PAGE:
A new report issued by the Eastern Transportation Coalition tallies up the results of mileage-based user fee or MBUF pilot programs conducted over the course of 2020 and 2021 – a 108-page report focused on addressing concerns about privacy, rural drivers, and commercial trucking operations.
[Above photo by the New Jersey DOT]
Patricia Hendren, the coalition’s executive director, noted that the report highlights the “feasibility” of an MBUF program as “a viable, scalable model for funding our nation’s highway infrastructure by addressing concerns around privacy and impact on all users, from rural to urban settings as well as cars and trucks.”
She added that the coalition “will continue working with our state departments of transportation partners to communicate with the public about the advantages of replacing the traditional fuel tax model with mileage-based user fees.”
The report highlights findings from several MBUF pilot programs and research studies, including:
- The first-ever national truck pilot including 221 vehicles traveling 11 million miles across 48 states and Washington, D.C.
- Passenger vehicle pilot with nearly 400 participants conducted in partnership with Delaware, New Jersey, North Carolina, and Pennsylvania.
- Geographic equity analysis exploring impacts of MBUF on different households in each participating state.
Hendren noted that data protection measures and clear communication with users could alleviate privacy concerns related to MBUF. During the 2020-2021 passenger vehicle pilot, for example, participants ranking privacy as a “high concern” dropped from 52 percent to 7 percent.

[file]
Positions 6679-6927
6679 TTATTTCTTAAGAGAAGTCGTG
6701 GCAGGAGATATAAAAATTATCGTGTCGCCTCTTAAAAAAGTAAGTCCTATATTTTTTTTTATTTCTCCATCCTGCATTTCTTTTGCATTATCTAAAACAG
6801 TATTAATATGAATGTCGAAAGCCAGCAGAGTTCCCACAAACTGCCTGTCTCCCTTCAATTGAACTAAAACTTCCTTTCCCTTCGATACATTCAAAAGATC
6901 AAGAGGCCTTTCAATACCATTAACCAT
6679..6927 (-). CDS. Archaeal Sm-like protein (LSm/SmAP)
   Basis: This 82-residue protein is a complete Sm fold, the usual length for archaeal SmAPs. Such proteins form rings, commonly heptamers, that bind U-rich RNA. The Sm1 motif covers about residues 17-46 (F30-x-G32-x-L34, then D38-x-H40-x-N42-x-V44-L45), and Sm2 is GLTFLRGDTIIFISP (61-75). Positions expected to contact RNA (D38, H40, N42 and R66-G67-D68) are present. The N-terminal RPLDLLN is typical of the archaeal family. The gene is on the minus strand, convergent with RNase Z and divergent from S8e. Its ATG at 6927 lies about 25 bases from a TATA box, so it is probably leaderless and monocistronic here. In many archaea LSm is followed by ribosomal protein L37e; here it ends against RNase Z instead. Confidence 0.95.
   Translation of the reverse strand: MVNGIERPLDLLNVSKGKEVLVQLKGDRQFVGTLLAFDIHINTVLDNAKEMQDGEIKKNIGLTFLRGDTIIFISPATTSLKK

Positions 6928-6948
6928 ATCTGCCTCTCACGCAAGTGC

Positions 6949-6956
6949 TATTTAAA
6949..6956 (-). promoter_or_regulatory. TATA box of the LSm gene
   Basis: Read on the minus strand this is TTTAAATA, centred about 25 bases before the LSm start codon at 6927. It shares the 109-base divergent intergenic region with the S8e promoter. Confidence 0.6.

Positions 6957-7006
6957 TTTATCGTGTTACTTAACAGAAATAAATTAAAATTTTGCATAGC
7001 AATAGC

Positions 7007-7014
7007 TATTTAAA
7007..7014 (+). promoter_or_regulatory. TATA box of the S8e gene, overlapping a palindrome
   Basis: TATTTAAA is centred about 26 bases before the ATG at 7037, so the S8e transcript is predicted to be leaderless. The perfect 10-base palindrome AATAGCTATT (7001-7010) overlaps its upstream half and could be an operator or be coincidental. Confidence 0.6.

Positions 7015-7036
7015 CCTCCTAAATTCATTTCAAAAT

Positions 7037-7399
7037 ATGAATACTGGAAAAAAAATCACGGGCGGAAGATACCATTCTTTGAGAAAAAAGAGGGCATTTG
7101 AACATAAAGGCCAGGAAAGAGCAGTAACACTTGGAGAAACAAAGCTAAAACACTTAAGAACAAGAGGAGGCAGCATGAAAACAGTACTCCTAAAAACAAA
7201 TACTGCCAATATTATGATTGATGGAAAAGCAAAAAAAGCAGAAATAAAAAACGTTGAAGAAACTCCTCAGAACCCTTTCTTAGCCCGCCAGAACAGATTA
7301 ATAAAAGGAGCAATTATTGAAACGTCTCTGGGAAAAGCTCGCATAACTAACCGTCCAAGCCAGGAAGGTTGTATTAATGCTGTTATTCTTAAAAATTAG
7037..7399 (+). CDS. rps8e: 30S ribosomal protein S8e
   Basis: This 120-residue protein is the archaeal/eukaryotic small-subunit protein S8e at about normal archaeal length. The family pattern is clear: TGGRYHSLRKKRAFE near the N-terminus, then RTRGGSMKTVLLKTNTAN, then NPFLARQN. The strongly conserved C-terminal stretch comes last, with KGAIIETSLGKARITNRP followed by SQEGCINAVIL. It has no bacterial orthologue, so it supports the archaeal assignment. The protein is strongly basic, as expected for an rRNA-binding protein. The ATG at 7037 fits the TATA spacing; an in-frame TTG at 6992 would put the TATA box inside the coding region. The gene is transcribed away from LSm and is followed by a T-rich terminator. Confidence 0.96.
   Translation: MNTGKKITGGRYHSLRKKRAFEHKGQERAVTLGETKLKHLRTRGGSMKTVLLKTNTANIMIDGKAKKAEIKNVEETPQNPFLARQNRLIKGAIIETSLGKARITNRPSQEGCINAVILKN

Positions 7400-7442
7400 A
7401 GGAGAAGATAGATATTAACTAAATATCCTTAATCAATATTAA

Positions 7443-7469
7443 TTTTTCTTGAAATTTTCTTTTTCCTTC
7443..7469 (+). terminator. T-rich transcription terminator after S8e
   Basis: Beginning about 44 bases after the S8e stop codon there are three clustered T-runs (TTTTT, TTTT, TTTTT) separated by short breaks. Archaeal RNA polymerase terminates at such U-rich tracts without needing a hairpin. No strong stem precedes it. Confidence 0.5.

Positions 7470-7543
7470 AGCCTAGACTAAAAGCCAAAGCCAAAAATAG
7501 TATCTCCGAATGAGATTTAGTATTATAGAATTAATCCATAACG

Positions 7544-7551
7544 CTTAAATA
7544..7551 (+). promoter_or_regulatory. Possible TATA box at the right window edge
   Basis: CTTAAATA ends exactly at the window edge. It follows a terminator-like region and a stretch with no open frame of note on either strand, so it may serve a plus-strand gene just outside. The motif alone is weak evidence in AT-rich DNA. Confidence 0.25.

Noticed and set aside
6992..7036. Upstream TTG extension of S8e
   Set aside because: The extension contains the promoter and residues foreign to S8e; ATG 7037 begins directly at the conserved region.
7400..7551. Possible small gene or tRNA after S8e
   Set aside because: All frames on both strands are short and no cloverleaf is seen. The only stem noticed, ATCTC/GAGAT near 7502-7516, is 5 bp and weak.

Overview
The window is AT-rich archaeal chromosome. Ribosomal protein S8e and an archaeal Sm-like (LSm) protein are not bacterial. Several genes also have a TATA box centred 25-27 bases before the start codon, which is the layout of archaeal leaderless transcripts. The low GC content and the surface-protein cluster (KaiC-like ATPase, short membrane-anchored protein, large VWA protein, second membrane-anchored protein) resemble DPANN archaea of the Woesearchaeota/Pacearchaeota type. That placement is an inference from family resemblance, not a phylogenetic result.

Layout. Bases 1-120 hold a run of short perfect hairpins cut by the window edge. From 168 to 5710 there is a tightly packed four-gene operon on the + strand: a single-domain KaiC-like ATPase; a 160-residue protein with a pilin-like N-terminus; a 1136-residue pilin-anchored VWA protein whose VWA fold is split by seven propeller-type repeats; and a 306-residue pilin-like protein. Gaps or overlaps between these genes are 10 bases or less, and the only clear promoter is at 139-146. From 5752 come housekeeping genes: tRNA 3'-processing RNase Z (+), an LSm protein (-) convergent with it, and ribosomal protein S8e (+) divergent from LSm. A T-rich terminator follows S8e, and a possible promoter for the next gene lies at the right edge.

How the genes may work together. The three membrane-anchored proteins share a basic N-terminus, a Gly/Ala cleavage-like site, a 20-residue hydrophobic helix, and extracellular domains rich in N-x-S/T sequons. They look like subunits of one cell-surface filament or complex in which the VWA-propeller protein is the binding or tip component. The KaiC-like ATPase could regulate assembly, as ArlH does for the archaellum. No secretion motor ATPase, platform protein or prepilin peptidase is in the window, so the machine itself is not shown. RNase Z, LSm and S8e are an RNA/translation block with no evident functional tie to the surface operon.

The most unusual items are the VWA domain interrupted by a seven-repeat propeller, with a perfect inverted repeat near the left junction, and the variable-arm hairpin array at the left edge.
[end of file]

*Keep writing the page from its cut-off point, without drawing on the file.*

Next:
It also demonstrated that rural drivers could benefit from a shift to an MBUF system, refuting a “common misconception” that the MBUF model would harm rural drivers because they tend to drive more than their urban counterparts do. In fact, a shift to MBUF would only change household expenses – regardless of geography – by about $1.50 a month.
“Delaware continues to support the commitment of the Eastern Transportation Coalition to explore alternatives for funding our transportation infrastructure,” said Nicole Majeski, secretary of the Delaware Department of Transportation. “The coalition’s work on this issue is providing valuable data that will inform our decision making as we look to the future.”
“[We are] focused on ensuring a safe, efficient and effective transportation network and is proud to lead this exploration with the Coalition to better understand how MBUF may affect all Pennsylvania drivers,” added Yassmin Gramian, secretary of the Pennsylvania Department of Transportation.
“This work is an important step towards building a more sustainable transportation system for the future,” she said.
“North Carolina recognizes the need to explore alternative transportation funding approaches that incorporates new technology and innovation,” said Eric Boyette, secretary of North Carolina Department of Transportation, emphasizing that MBUF can help “build a bridge to the infrastructure of tomorrow.”
“A modern and efficient transportation infrastructure is critical to a strong regional economy,” noted Diane Gutierrez-Scaccetti, commissioner of the New Jersey Department of Transportation. “The exploration of viable alternatives for funding highway infrastructure will ensure that we can effectively manage the transportation systems of the future.”